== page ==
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Yet, as my mother used to say, “You can’t un-ring a bell.” I did contract ovarian cancer, and it taught me that all I had gone through with breast cancer was a walk in the park compared to the complexities and difficulties of treating ovarian cancer.

I was almost gone by the time ovarian cancer was diagnosed, and no one expected me to survive the first occurrence, much less all the recurrences that have followed. The surgeries, the complications, the chemotherapies – they all left me feeling flayed alive, stripped down layer by layer, and abandoned in heaps and piles all over a room I could not leave.

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My pre-cancer self was innocent and unsuspecting of any health issues; arrogant in her healthiness and immortality. I’d tell her to listen to her body. Don’t ignore the signs that she’s ill. I’d also tell her that she’s strong. Much stronger than she gives herself credit. And that, despite the unbearable hardships she’d face in the coming year, she’d find a wear to bear it. She would come to own the word ‘survivor’ by showing up to the cancer center every day, making soul connections as she fought her way back to life.

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I Have the Will

Q & A, Survivor January 18, 2017

The darkest moment in my cancer journey was initially finding out in 2007. I was mortified. I could not wrap my mind around the diagnosis. I was only 36 years old and healthy as a horse. It was like it came out of the blue. Also, after the first round of chemotherapy, I had Neutropenia, low white blood cell count. The shots to remedy the condition made me so sick, I could not lift my head off the pillow.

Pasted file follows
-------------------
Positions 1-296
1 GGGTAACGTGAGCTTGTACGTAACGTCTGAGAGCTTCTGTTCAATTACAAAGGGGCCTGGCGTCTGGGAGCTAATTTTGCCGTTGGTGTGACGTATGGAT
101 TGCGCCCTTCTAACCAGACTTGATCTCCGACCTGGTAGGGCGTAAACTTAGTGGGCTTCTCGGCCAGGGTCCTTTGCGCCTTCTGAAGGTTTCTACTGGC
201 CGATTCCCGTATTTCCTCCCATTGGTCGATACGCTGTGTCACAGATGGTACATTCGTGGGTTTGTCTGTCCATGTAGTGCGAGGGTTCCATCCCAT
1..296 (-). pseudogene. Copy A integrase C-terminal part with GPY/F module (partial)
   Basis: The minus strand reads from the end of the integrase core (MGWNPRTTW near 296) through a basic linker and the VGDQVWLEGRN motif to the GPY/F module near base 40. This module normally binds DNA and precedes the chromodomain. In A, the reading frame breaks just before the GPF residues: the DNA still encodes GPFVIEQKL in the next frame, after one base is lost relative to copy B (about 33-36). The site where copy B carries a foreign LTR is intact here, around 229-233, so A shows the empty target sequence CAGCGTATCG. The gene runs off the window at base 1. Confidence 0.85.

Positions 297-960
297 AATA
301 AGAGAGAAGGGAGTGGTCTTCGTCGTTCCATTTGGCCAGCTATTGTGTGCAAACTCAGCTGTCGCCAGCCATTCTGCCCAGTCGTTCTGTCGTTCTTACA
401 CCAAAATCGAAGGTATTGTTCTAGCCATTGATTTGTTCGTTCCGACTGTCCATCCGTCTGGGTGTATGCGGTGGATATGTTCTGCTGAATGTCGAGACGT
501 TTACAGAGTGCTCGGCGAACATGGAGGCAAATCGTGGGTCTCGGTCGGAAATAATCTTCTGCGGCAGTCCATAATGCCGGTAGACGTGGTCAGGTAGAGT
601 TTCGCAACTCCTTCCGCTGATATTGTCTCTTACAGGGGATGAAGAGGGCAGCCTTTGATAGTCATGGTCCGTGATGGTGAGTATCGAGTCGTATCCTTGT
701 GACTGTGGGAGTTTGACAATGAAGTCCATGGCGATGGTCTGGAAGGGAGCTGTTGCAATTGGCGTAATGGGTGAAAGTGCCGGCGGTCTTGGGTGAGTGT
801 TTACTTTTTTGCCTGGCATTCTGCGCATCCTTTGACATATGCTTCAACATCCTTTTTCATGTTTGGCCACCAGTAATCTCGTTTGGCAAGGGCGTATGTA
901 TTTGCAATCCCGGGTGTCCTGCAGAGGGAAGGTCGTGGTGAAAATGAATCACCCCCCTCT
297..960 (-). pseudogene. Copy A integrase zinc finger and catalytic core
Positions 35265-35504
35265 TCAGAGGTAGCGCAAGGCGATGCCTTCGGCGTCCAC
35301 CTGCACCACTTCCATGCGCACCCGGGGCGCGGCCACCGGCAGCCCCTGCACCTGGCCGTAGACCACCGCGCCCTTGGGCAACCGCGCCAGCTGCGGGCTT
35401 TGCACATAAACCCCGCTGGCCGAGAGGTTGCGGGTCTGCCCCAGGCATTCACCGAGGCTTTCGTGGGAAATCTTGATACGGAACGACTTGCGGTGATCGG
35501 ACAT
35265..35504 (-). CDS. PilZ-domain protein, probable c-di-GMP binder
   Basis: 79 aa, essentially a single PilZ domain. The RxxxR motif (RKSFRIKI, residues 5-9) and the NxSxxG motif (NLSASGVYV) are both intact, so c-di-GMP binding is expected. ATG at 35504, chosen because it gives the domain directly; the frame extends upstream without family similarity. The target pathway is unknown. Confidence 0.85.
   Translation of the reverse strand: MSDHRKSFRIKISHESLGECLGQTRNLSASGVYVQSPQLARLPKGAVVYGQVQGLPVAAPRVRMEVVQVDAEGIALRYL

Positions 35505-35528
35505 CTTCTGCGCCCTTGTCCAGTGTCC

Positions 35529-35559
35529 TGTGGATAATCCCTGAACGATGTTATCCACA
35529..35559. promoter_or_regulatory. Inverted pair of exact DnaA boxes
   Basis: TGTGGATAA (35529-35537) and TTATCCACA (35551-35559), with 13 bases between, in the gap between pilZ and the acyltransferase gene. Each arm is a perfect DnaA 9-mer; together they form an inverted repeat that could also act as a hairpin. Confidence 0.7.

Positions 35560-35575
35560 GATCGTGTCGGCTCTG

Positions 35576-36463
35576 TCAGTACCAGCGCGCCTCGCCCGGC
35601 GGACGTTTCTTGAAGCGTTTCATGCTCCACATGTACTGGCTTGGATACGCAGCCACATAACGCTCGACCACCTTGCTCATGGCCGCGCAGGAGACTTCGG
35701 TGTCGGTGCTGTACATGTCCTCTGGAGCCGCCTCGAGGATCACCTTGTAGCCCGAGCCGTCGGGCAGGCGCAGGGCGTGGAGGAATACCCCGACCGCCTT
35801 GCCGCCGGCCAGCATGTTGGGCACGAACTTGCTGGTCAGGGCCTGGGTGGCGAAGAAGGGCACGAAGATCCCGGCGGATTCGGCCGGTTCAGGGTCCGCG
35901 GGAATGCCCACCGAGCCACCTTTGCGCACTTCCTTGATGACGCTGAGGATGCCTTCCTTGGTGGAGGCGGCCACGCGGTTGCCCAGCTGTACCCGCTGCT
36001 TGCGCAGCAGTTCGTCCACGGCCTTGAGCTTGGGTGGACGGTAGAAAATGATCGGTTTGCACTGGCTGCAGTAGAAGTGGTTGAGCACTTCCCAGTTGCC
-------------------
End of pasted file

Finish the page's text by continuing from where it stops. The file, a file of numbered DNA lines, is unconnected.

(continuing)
It was some scary times. It was scary being bald. The wigs helped me so much but I really enjoy my own hair. I was happy to have my hair back.

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Without a doubt, a cancer diagnosis is a very dark moment all by itself. But there are a million other things affected by it. At my diagnosis, I was a newlywed and my eldest son (a career Air Force intelligence agent) was about to deploy to Afghanistan. I gave my new husband permission to leave, not knowing what the future held for me. And I was terrified he’d take me up on it. Equally frightening was my son’s safety, which actually overshadowed my own fear of death.